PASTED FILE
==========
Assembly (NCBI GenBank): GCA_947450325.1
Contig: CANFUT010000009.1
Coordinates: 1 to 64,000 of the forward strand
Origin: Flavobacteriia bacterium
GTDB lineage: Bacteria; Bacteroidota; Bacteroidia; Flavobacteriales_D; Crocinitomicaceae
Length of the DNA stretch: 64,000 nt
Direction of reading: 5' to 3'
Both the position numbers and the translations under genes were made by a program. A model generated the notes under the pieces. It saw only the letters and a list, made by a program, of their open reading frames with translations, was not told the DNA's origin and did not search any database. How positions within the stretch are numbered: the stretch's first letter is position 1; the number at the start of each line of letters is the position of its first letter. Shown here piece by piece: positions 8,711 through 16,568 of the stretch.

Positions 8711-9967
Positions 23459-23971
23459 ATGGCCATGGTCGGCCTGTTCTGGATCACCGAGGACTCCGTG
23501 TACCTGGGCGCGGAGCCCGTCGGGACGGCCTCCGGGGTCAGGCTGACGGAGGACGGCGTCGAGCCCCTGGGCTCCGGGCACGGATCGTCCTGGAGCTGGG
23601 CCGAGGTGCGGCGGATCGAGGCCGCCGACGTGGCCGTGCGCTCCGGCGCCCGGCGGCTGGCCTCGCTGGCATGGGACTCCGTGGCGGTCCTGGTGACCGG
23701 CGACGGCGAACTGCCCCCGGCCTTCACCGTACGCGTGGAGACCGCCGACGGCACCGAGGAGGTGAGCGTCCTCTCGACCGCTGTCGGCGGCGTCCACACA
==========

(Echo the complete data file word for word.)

Assembly (NCBI GenBank): GCA_947450325.1
Contig: CANFUT010000009.1
Coordinates: 1 to 64,000 of the forward strand
Origin: Flavobacteriia bacterium
GTDB lineage: Bacteria; Bacteroidota; Bacteroidia; Flavobacteriales_D; Crocinitomicaceae
Length of the DNA stretch: 64,000 nt
Direction of reading: 5' to 3'
Both the position numbers and the translations under genes were made by a program. A model generated the notes under the pieces. It saw only the letters and a list, made by a program, of their open reading frames with translations, was not told the DNA's origin and did not search any database. How positions within the stretch are numbered: the stretch's first letter is position 1; the number at the start of each line of letters is the position of its first letter. Shown here piece by piece: positions 8,711 through 16,568 of the stretch.

Positions 8711-9967
Positions 23459-23971
23459 ATGGCCATGGTCGGCCTGTTCTGGATCACCGAGGACTCCGTG
23501 TACCTGGGCGCGGAGCCCGTCGGGACGGCCTCCGGGGTCAGGCTGACGGAGGACGGCGTCGAGCCCCTGGGCTCCGGGCACGGATCGTCCTGGAGCTGGG
23601 CCGAGGTGCGGCGGATCGAGGCCGCCGACGTGGCCGTGCGCTCCGGCGCCCGGCGGCTGGCCTCGCTGGCATGGGACTCCGTGGCGGTCCTGGTGACCGG
23701 CGACGGCGAACTGCCCCCGGCCTTCACCGTACGCGTGGAGACCGCCGACGGCACCGAGGAGGTGAGCGTCCTCTCGACCGCTGTCGGCGGCGTCCACACA